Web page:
These 10 examples are all things I have experienced first hand. Though from an outside perspective they may not seem to be that bad, the weight and total accumulating effect of these manipulations are more devastating than I can describe in words. I pulled these examples of manipulation from a book on spiritual abuse:
(Johnson, David, and Jeffrey VanVonderen. The Subtle Power of Spiritual Abuse. Minneapolis, MN: Bethany House, 1991. Print.)

Forms of Subtle Manipulations:

  1. Shaming people out loud.
  2. Can’t Talk Rule – tries to keep people quiet by labeling them the problem if they notice and confront a problem.
  3. Coding – verbal manipulation where messages are sent in a way that they have to be decoded in a sense, but generally only those directly involved will get the message.
  4. Triangling – sending a message to someone through another person instead of delivering it directly.
  5. Obscured Reality – anything that could expose those in authority is denied or ignored. Interacting with people outside of the system is condemned because it is threatening to them. Problems are denied and therefore remain.
  6. Performance Based – When behavior is legislated from the outside, instead of coming from a heart that loves God, it cannot be called obedience. It is rather compliance with external pressure. This orientation squeezes people from the outside in, they are not transformed, but rather they are conformed.
  7. Unspoken Rules – you don’t find out what they are until you break them. Rules like this are never written down because if they were written down they would be easily exposed as anti-Christian.
  8. Humiliation and Scare Tactics – you can be ‘exposed’ for asking too many questions, for disobeying unspoken rules, or for disagreeing with authority. People are made public examples in order to send a message to those who remain. Many methods are used to warn their friends and others about how ‘dangerous’ or ‘divisive’ they are.
  9. Misusing or Abusing Scripture – using scripture incorrectly in order to manipulate.
  10. Double Talk – the leaders sound very religious but there is a sense of vagueness. They will give you the ‘right’ answer but rarely the ‘real’ answer. You cannot confront them or pin them down because they never truly answer the question.

Spiritual Abuse and Cults

Here are a few thoughts about spiritual abuse I pulled from various internet sources. I found these to be interesting and perhaps it will encourage you to research the issue more on your own.

Let Us
-Do they call those who leave or fall away as enemies, dogs returning to their own vomit, using the examples of Korah or Judas?

-Do they defend all that they do even though it can be harmful or wrong?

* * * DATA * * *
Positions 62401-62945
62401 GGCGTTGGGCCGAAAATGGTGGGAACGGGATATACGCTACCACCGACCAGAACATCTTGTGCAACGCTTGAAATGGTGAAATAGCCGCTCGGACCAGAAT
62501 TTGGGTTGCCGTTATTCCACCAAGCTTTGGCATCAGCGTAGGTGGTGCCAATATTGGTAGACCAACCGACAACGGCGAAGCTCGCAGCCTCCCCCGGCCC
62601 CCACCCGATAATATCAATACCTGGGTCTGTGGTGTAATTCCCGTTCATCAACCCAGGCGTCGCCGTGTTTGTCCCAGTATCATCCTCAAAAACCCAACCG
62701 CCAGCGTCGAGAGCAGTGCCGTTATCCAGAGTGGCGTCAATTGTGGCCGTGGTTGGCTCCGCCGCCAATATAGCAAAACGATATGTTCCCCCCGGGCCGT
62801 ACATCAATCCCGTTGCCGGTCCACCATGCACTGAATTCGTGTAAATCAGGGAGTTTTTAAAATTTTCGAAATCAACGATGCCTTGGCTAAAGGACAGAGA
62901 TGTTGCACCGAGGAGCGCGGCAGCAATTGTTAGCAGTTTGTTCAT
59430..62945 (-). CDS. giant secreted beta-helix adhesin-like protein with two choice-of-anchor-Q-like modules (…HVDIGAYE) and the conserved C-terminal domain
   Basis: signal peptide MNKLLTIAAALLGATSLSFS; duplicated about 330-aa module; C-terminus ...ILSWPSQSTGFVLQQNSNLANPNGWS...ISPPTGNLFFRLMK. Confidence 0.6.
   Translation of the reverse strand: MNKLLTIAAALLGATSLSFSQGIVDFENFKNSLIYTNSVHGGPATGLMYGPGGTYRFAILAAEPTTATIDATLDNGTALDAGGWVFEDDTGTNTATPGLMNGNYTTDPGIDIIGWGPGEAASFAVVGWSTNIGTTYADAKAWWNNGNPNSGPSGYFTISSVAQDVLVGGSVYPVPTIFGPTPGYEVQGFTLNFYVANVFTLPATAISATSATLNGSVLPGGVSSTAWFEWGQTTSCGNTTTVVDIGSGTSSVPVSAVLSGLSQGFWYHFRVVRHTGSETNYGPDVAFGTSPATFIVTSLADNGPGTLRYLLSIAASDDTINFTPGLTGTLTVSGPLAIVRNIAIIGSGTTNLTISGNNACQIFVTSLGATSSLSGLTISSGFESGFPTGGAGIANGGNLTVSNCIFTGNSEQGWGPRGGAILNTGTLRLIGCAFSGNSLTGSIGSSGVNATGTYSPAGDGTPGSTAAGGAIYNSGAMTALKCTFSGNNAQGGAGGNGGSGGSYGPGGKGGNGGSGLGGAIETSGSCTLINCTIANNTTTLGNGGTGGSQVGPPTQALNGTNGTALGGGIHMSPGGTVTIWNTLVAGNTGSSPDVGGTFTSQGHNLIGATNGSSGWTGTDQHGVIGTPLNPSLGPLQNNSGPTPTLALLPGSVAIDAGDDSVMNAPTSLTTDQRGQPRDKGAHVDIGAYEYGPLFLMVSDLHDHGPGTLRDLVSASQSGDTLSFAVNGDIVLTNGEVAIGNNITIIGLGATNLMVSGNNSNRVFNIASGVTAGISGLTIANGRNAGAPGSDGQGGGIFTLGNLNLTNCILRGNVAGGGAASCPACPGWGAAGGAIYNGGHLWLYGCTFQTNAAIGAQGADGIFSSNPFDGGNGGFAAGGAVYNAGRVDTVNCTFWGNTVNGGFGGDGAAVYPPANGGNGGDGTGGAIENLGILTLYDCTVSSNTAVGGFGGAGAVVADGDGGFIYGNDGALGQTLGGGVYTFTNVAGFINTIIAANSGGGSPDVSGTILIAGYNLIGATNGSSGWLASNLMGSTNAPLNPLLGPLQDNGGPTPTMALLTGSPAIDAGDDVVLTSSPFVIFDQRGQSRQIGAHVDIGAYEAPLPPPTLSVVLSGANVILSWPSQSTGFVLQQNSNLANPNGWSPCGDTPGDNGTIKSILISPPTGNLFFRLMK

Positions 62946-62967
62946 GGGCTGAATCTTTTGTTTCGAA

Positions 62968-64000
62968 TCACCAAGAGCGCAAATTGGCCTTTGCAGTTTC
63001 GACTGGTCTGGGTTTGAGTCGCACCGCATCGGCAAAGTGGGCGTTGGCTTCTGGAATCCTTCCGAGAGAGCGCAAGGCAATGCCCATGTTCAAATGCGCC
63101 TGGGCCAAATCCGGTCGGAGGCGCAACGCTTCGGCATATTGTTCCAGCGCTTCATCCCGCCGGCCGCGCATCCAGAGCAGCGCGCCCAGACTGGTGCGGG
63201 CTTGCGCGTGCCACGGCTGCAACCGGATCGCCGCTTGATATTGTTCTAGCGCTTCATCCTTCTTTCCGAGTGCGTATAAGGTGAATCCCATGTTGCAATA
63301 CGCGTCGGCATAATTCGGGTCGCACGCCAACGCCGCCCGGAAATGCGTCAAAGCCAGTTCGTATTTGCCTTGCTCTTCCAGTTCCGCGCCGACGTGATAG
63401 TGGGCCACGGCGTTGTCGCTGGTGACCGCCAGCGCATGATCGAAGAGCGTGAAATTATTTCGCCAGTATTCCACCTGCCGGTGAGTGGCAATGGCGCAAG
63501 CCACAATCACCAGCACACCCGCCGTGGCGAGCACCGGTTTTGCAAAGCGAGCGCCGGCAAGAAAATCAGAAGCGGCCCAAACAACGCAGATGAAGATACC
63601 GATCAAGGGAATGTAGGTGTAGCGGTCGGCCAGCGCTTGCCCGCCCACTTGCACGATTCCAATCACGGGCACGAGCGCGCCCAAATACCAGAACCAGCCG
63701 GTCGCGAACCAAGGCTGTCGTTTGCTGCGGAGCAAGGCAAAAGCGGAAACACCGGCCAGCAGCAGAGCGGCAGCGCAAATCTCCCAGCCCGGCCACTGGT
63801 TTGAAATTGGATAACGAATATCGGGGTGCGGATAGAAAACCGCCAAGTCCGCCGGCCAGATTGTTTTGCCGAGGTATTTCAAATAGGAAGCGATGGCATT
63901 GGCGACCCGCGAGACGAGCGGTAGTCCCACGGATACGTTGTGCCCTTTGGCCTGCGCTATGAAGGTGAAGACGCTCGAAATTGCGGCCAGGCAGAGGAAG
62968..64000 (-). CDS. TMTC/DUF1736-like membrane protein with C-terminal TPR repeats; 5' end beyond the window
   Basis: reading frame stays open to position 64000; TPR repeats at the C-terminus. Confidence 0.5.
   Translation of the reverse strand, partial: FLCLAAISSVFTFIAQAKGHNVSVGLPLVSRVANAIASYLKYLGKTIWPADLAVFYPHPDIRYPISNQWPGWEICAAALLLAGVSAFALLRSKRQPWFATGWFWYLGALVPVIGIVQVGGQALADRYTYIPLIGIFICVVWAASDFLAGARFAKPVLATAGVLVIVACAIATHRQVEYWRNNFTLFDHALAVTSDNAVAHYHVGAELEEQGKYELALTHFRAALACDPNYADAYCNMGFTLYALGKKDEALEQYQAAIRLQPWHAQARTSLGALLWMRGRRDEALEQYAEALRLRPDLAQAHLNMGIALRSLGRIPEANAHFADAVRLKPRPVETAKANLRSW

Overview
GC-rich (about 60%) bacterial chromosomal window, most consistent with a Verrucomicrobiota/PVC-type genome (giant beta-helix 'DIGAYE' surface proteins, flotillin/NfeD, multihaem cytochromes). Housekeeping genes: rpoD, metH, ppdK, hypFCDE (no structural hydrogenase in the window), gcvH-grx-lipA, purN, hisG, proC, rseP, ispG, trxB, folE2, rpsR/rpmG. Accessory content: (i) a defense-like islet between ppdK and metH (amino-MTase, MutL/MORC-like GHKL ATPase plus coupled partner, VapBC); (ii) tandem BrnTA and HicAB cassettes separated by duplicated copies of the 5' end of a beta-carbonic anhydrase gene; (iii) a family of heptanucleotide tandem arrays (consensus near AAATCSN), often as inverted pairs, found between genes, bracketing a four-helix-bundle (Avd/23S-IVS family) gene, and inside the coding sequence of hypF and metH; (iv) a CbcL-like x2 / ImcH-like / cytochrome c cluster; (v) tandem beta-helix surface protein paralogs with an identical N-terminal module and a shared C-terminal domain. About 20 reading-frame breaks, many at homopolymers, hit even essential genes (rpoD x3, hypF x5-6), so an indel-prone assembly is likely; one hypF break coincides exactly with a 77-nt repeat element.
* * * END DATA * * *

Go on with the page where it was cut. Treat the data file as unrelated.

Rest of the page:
-Ron Rhodes writes in his book “The Culting of America,” “It is a common myth that unbelievers join Cults.” Percentages show that those who join these aberrant groups formerly attended Christian Churches.

-Dr. Paul Martin of Wellspring Retreat (where cultists adjust from their harmful experiences) writes, “Twenty-five percent formerly attended evangelical, fundamental churches. Over 40 % had backgrounds in large, more liberal Protestant denominations.”


How Cults Work
-A cult needs to hide the truth from you until they think you are ready to accept it.

-A cult will have a slick well-rehearsed Public Relations front, which hides what the group is really like. Things will be introduced to you slowly, one at a time, so you will not notice the gradual change, until eventually you are practicing and believing things which at the start would have caused you to run a mile.

-Leadership is feared. To disagree with leadership is the same as disagreeing with God. Questioning the leaders or program will still be seen as a sign of rebellion and stupidity.

-You will also be made to feel very guilty for disobeying any of the cult’s written or unwritten rules.

-Character Assassination is used to help create the guilt in you.

-Breaking sessions are when one, two, or more cult members and leaders attack the character of another person, sometimes for hours on end. Some cults will not stop these sessions until their victim is crying uncontrollably.

-Cults also try to cut you off from your friends and family because they hate others being able to influence you. A mind control cult will seek to maneuver your life so as to maximize your contact with cult members and minimize your contact with people outside the group, especially those who oppose your involvement.

-“The walls have ears”. Everyone is encouraged to watch out for “struggling” brothers and sisters and report what they see to leadership.

-Mind control cults keep their members so busy with meetings and activities that they become too busy and too tired to think about their involvement.

-Time control also helps the cult keep their members immersed in the manufactured cult environment.

-And time control helps keep cult members away from friends and family.


What Safe Leadership Looks Like